THE BEE THAT COULD “A team of researchers scours the wilds of northern Alaska for Bombus polaris, a big bee that has adapted to the cold and that can teach them more about the effects of climate change.” [NYT]

This video from the USA says about itself:

Devil’s Walking Stick trees (Aralia spinosa) provide a bounty of purple berries in early fall that is a feast for birds such as American Robins, Dark Eyed Juncos, Warblers and Eastern Towhees. You’ll hear many other birds calling in the background. This is a great native plant (Eastern U.S.) to develop in the yard for bird lovers especially at a transition from grass to forest.

Solitary bee hives in England

This video from England says about itself:

Solitary Bee Hives

9 May 2016

Solitary Bees are a vital part of our ecosystem.

This video demonstrates how to accommodate these Bees into your garden.

A range of products, including these hives can be found at our shop.

Garden bumblebee video

This 11 July 2016 video shows a garden bumblebee on heathland near Ede town in the Veluwe region in the Netherlands.

Bumblebees and flowers, new research

This video says about itself:

Researchers Figure Out How Bees Pick Up Messages Flowers Are Sending

31 May 2016

According to a study by researchers at the University of Bristol, bees’ hairs alert to them to the electromagnetic signals flowers are sending.

Bumblebees and flowers clearly have a very close relationship, but what has remained largely a mystery is how they communicate with one another. Though scientists have known for some time that blooms send electric signals, determining how the buzzing pollinators detect them has remained elusive.

According to a study by researchers at the University of Bristol, it all comes down to the bees’ hairs. When the fuzzy little flyers are in the presence of flower signals, their hairs deflect and move at a quickened pace. Further study revealed the hairs appear to be the only floral alert signal recognized by the bee nervous system. Discovering this means of electroreception could aid in the understanding of other small creatures as well. Said one of the researchers, “A lot of insects have similar body hairs, which leads to the possibility that many members the insect world may be equally sensitive to small electric fields.”

From Bristol University in England:

Dancing hairs alert bees to floral electric fields

Press release issued: 30 May 2016

Tiny, vibrating hairs may explain how bumblebees sense and interpret the signals transmitted by flowers, according to a study by researchers at the University of Bristol.

Although it’s known that flowers communicate with pollinators by sending out electric signals, just how bees detects these fields has been a mystery – until now.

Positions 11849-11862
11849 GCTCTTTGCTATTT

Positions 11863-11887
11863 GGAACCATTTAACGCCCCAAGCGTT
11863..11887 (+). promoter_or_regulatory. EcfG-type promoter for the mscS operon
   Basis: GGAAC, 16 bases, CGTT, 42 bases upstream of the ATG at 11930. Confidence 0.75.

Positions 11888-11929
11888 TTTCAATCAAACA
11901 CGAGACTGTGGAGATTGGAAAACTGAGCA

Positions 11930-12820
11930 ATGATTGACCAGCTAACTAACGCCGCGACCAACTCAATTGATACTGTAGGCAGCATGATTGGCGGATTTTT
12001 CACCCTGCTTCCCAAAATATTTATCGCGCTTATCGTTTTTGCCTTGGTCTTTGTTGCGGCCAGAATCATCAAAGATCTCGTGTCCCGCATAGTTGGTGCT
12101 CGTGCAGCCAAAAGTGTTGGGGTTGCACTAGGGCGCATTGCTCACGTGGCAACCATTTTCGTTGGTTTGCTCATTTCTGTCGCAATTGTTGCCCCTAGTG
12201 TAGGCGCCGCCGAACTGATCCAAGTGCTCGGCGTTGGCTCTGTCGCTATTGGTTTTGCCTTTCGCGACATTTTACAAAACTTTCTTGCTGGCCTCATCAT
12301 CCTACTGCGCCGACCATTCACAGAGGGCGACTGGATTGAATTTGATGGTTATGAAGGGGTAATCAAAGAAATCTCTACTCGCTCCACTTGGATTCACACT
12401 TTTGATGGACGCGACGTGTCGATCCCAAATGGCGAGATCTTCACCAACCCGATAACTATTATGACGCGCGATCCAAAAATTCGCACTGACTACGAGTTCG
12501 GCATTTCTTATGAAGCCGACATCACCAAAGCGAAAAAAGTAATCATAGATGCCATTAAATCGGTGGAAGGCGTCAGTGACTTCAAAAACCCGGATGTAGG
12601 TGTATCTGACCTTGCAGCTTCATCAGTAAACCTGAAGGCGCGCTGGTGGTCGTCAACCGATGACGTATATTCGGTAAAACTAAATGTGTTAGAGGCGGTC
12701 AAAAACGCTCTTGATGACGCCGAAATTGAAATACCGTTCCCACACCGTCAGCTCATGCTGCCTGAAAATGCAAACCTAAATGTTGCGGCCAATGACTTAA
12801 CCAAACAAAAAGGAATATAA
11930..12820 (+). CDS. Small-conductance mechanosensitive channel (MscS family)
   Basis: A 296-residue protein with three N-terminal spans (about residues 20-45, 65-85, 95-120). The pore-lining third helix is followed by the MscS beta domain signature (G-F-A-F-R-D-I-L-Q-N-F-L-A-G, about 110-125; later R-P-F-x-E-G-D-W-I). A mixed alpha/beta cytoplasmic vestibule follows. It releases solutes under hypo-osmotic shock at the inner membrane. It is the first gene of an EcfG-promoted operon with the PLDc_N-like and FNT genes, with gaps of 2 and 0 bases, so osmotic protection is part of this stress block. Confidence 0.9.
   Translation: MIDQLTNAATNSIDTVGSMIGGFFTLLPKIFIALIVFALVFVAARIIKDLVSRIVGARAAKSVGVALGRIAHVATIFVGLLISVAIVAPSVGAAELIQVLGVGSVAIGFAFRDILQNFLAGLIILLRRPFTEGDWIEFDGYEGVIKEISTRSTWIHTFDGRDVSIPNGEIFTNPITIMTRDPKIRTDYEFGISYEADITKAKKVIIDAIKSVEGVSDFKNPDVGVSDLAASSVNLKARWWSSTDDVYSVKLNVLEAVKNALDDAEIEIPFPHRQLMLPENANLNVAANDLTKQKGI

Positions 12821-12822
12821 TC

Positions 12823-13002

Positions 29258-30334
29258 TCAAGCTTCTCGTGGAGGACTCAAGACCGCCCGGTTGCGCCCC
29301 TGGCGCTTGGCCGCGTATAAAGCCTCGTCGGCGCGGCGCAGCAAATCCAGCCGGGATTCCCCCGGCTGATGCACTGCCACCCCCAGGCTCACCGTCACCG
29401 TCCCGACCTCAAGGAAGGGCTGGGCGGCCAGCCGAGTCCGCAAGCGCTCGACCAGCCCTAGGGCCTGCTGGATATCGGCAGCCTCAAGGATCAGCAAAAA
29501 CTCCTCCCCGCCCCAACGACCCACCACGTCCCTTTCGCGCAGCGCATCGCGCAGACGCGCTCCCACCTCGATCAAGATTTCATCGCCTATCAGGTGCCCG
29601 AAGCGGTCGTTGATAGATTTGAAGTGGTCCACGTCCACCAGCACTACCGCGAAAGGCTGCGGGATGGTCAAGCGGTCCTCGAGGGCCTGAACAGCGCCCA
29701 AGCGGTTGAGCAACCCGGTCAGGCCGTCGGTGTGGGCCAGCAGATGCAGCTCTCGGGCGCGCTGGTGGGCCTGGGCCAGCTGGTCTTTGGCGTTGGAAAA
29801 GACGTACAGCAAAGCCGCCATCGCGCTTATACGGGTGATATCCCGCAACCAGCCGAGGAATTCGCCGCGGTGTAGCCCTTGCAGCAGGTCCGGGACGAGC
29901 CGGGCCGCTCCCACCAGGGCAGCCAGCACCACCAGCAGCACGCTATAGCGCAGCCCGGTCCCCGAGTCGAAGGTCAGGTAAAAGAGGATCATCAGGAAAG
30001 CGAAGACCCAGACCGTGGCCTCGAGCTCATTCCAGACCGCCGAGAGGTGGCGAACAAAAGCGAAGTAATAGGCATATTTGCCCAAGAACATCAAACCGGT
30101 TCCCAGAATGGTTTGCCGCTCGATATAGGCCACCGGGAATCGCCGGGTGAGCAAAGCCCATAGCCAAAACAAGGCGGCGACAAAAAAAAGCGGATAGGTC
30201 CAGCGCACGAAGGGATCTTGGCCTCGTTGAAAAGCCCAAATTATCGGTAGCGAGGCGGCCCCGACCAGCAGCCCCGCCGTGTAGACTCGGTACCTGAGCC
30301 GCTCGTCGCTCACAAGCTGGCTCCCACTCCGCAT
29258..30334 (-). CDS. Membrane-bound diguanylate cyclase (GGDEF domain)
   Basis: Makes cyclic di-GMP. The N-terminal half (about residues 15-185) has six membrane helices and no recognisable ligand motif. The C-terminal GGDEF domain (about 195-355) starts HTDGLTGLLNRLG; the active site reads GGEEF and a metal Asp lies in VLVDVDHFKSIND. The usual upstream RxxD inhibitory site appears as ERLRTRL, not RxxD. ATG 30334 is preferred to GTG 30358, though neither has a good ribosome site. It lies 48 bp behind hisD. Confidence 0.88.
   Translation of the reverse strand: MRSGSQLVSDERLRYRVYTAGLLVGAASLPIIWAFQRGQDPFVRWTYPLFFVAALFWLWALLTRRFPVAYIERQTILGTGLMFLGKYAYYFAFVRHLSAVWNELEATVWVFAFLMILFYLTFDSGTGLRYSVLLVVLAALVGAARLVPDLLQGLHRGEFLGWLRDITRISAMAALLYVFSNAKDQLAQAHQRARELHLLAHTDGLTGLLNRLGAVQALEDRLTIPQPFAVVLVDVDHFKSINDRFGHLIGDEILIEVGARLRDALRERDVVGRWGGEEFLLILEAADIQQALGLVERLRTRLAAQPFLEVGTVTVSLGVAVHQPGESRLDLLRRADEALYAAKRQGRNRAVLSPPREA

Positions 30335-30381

Using a laser to measure vibrations, researchers found that both the bees’ antenna and hairs deflect in response to an electric field, but the hairs move more rapidly and with overall greater displacements.

Researchers then looked at the bees’ nervous system, finding that only the hairs alerted the bees’ nervous system to this signal.

The findings, published in the international journal Proceedings of National Academy of Sciences (PNAS) today, suggest that electroreception in insects may be widespread.

Electroreception may arise from the bees’ hairs being lightweight and stiff, properties that confer a rigid, lever-like motion similar to acoustically sensitive spider hairs and mosquito antennae.

Dr Gregory Sutton, a Research Fellow in the University of Bristol’s School of Biological Sciences, led the research. He said: “We were excited to discover that bees’ tiny hairs dance in response to electric fields, like when humans hold a balloon to their hair. A lot of insects have similar body hairs, which leads to the possibility that many members the insect world may be equally sensitive to small electric fields.”

Scientists are particularly interested in understanding how floral signals are perceived, received and acted upon by bees as they are critical pollinators of our crops.

Research into these relationships has revealed the co-evolution of flowers and their pollinators, and has led to the unravelling of this important network which keeps our planet green.

Electroreception is common in aquatic mammals. For example, sharks [not mammals] are equipped with sensitive, jelly-filled receptors that detect fluctuations in electric fields in seawater which helps them to home in on their prey.

The research was funded by the Biotechnology and Biological Sciences Research Council (BBSRC) and The Royal Society.


Mechanosensory hairs in bumble bees (Bombus terrestris) detect weak electric fields’ by G. P. Sutton, D. Clarke, E. L. Morley, and D. Robert in Proceedings of National Academy of Sciences (PNAS)

Bee and mites, video

This video shows a male red mason bee. He has many mites on his back. During mating, the mites will transfer to the female bee; in order to land in the nest, where they will eat waste.

Jelle Talsma in the Netherlands made this video.